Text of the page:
In popular culture
- Les Orchidées de Staline (Stalin’s Orchids), is a thriller that depicts a plot by Animal rights fanatics to create a man-ape hybrid using twenty-first century knowledge of genetics and medical technology. Jeremy Powell the leader of World Animalist Movement (WAM) is the son of a marxist biologist who worked in the soviet union in the thirties on the man-ape project. Ilya Ivanov is a character in the novel’s flashbacks. Powell’s goal is to force all the world’s legal systems to extend to great apes the legal protections given to humans by erasing six million years of evolution since homo sapiens diverged from the other great apes.
- The first season, episode one, of the 2011 sci-fi and horror dramatized documentary television series, Dark Matters: Twisted But True, features a segment, titled "Ape-Man Army", in which the theories of Ivanov on human-ape hybridization are dramatized.
- E. P. Fridman; D. M. Bowden (January 2009). "The Russian Primate Research Center – A Survivor". Laboratory Primate Newsletter, Volume 48, Number 1. Retrieved 22 May 2017.
- Stephanie Pain (20 August 2008). "Blasts from the past: The Soviet ape-man scandal". newscientist.com. New Scientist. Retrieved 22 May 2017.
- McBurney, Gerard (13 October 2010). "Some frequently-asked questions about Shostakovich’s 'Orango'". Tempo. 64 (254): 38–40. doi:10.1017/S0040298210000409.
- Sergei L. Loiko and Reed Johnson (27 November 2011). "Shostakovich's 'Orango' found, finished, set for Disney Hall". Los Angeles Times. Retrieved 17 February 2012.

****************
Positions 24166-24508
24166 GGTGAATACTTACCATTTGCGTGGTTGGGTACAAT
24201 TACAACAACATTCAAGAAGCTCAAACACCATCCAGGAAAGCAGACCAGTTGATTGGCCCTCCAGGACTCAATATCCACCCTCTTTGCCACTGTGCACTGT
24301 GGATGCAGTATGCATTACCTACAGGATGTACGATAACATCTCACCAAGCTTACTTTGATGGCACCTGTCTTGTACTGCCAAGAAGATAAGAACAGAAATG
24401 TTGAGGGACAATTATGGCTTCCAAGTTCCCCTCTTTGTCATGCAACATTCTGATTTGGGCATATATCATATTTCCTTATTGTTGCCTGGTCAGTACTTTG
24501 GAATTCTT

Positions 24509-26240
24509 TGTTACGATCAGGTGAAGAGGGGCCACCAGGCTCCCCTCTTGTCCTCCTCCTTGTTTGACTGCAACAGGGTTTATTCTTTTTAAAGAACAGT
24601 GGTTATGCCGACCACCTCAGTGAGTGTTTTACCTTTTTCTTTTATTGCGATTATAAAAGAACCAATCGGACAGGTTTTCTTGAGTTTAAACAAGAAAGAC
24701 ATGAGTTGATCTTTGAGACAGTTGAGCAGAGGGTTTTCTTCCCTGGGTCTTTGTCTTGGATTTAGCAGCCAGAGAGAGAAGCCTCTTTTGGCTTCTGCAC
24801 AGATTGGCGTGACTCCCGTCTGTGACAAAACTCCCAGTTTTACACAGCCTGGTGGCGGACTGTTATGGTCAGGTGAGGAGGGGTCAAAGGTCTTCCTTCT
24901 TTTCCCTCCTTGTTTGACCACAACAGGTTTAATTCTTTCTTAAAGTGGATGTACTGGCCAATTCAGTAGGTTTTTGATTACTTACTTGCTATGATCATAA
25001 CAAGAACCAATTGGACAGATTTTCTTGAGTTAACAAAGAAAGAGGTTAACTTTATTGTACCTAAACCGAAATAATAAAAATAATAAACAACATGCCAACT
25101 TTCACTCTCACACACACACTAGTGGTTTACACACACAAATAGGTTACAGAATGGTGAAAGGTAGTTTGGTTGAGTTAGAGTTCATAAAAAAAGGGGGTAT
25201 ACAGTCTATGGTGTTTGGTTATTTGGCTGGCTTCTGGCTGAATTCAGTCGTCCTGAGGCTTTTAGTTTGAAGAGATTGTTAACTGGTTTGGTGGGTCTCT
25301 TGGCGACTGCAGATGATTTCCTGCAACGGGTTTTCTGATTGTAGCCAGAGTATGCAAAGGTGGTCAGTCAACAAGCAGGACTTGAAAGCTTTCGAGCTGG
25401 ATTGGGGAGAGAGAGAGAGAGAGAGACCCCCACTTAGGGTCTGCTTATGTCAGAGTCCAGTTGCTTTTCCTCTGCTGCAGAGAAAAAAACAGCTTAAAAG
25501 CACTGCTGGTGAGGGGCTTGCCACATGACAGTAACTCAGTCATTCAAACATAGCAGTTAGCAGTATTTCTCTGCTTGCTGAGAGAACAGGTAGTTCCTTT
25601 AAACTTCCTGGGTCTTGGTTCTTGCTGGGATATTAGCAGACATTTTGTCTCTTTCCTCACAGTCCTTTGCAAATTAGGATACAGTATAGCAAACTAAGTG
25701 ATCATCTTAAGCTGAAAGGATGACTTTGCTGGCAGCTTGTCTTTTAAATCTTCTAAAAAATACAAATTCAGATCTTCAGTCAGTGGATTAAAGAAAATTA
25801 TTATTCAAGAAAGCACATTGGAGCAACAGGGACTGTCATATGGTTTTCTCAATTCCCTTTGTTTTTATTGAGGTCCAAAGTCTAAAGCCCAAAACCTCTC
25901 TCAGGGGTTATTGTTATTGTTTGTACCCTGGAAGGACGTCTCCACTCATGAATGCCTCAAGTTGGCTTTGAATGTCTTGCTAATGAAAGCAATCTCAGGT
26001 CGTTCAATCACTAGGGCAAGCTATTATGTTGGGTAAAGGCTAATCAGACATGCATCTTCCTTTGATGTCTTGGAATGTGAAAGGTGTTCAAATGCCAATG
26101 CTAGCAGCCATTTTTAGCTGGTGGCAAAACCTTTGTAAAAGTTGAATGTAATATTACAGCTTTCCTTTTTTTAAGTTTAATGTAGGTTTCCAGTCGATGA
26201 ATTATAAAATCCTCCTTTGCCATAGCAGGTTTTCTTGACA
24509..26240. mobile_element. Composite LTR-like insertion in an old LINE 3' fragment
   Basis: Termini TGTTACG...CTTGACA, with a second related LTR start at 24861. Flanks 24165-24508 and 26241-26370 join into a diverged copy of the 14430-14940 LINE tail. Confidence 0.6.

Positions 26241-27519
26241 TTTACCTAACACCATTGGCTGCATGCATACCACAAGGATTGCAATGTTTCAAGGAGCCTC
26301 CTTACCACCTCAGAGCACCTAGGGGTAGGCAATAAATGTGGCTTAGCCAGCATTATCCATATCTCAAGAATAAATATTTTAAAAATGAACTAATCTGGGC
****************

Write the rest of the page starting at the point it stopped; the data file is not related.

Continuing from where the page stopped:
- Rossiianov K (June 2002). "Beyond species: Il'ya Ivanov and his experiments on cross-breeding humans and anthropoid apes". Science in Context. 15 (2): 277–316. PMID 12467272. doi:10.1017/S0269889702000455.
- Zvereva GV (July 1970). "[Professor I.I. Ivanov--founder of artificial insemination of animals]". Veterinariia (in Russian). 7: 88–90. PMID 4253169.
- Smirnov LN, Ozhin FV (July 1970). "[Outstanding scientist-biologist (Il'ia Ivanovich Ivanov)]". Veterinariia (in Russian). 7: 90–2. PMID 4253171.
- Etkind A (June 2008). "Beyond eugenics: the forgotten scandal of hybridizing humans and apes". Studies in History and Philosophy of Biological and Biomedical Sciences. 39 (2): 205–210. PMID 18534351. doi:10.1016/j.shpsc.2008.03.004.
- (in Russian) Article in Zerkalo Nedeli at the Wayback Machine (archived February 15, 2004)
- (in Russian) Article in Trud at the Wayback Machine (archived November 22, 2005)
- (in Russian) Article in Moskovskiy Komsomomolets at the Wayback Machine (archived April 22, 2007)
- (in Russian) Article in KoMok newspaper
- (in Russian) article in Great Soviet Encyclopaedia - the article doesn't mention the alleged experiments
- (in English) NYT op-ed piece reprinted by University of Florida at the Wayback Machine (archived September 1, 2006)
- (in Russian) Зачем человеку кентавр? from Tonos.ru